I have just been to see my grandma today. She is 83 and a heavy smoker, largely housebound. She has severe COPD; she uses (or is supposed to use) Symbicort 400/12, Atrovent 20mcg, and Salamol 100mcg, and has been offered home O2 multiple times and always refused.
(I don't have COPD and I do not smoke either, and never have, never will. I do however have brittle asthma).
She's in denial, my mum and I believe. She continues to smoke, despite DVT, PE, the COPD, Crohn's, multiple hospitalisations…I think she has given up. She says every Christmas how she is sure that Christmas will be her 'last one', and I think she knows full well that giving up smoking would benefit her and she would have more energy and less difficulty breathing, but she won't give up, and she doesn't take her meds properly. She doesn't use a spacer with her inhalers, and she doesn't take the Symbicort. Doctors and nurses have, countless times, explained her meds to her but she just doesn't seem to take it on board, and she isn't a very good personal advocate so she was given a Volumatic spacer which she hated (way too big; I hate those things too) but she won't ask for an AeroChamber spacer. She doesn't really know that the Symbicort contains a steroid, or what each of her meds does, or any of that. I don't think she realises that home O2 would help her energy levels either.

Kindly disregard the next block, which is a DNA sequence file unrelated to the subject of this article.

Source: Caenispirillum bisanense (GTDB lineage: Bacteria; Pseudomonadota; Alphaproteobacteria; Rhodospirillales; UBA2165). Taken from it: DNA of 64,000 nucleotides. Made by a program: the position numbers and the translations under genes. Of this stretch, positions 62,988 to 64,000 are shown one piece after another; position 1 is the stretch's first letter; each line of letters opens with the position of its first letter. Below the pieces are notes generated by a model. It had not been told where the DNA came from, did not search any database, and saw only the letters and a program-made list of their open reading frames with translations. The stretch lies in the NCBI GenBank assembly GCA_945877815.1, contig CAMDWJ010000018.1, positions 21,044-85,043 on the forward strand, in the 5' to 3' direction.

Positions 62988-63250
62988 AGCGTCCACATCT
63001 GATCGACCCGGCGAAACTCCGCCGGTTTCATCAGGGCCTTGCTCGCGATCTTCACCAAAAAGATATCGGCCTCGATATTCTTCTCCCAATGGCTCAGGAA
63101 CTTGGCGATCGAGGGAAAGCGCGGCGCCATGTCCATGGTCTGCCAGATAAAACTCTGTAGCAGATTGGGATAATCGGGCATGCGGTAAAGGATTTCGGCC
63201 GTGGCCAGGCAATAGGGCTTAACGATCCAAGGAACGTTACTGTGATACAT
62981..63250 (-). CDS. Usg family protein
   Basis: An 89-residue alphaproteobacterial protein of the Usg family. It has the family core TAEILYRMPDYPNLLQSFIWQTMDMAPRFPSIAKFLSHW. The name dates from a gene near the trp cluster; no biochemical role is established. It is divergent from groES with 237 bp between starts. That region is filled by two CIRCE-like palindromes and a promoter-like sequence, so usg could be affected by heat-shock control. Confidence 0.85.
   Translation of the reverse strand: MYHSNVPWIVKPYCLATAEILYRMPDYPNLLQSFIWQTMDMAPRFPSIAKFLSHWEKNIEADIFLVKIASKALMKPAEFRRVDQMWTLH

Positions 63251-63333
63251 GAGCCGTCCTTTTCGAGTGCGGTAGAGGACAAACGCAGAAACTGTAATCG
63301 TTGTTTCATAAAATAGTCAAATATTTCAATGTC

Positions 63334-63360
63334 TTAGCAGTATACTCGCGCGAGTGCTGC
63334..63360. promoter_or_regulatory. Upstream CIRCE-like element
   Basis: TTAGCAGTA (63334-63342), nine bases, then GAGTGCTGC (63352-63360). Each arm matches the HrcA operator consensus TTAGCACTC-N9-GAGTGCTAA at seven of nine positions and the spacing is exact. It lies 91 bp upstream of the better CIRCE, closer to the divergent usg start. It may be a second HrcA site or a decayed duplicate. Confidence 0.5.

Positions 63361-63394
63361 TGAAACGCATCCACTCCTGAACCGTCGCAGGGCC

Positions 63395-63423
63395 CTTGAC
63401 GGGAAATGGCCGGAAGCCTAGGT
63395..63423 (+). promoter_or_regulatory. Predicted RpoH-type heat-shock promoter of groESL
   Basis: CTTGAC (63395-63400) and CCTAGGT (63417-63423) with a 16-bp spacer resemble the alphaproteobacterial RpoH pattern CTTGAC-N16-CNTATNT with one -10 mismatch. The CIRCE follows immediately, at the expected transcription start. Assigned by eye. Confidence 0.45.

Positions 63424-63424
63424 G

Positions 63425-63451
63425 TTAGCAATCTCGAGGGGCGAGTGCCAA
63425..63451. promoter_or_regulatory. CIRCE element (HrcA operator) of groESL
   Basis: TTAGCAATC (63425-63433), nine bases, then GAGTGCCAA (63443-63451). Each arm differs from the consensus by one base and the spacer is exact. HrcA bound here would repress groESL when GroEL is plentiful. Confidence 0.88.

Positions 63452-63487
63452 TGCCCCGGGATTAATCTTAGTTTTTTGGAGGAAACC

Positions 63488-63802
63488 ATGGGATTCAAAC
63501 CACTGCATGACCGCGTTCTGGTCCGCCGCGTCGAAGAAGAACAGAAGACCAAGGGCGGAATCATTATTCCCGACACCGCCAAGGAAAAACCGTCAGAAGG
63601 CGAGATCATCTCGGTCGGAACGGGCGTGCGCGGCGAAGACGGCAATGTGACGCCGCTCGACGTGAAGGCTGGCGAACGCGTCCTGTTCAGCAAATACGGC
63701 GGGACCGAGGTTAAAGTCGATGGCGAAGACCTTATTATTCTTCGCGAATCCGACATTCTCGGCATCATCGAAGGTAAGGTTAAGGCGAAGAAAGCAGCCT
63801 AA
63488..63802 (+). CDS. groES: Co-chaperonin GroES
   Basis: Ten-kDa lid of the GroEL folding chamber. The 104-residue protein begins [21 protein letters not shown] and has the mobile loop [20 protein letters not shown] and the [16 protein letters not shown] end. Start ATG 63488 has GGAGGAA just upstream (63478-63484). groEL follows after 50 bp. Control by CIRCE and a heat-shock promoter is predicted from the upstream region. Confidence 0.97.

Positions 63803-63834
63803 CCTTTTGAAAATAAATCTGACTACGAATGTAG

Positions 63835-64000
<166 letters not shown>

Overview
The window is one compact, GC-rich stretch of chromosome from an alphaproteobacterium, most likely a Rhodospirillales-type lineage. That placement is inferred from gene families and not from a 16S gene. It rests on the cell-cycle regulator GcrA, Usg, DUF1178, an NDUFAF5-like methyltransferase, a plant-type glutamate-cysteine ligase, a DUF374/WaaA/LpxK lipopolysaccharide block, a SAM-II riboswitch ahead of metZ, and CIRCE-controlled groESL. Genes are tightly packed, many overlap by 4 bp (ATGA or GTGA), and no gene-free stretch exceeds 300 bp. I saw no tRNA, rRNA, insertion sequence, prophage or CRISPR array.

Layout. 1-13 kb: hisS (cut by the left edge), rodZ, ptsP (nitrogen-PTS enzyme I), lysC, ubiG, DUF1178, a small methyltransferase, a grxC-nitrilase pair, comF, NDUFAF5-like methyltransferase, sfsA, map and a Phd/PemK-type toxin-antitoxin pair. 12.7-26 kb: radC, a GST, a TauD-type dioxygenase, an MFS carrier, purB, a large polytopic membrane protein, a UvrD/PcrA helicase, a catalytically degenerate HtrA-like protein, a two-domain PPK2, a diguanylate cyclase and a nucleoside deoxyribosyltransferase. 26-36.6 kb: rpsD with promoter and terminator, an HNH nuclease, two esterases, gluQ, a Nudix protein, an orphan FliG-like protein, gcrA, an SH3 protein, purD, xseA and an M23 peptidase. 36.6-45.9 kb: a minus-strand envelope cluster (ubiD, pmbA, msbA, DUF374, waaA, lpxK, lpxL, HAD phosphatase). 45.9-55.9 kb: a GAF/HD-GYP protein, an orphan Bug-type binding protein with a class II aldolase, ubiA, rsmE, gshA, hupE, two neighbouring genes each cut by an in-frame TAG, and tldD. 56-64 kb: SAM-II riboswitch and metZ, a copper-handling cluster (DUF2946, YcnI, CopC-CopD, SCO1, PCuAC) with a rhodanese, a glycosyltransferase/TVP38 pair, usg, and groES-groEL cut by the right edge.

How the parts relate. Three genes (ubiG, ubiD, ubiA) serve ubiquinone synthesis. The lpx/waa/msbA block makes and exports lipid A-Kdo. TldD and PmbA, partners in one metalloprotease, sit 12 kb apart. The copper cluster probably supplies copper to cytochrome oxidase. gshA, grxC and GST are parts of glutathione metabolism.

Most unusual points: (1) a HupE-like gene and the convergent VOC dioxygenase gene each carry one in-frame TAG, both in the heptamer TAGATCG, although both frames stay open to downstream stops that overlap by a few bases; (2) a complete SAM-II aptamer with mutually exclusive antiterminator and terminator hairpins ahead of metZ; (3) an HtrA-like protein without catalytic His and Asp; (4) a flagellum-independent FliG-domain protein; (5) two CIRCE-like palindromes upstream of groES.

This is hard for me. With anyone else, if they chose to continue smoking despite a lung condition, I would have zero sympathy. But she's my grandma; it's different.
We need her to give up smoking. But how, when she's so stubborn?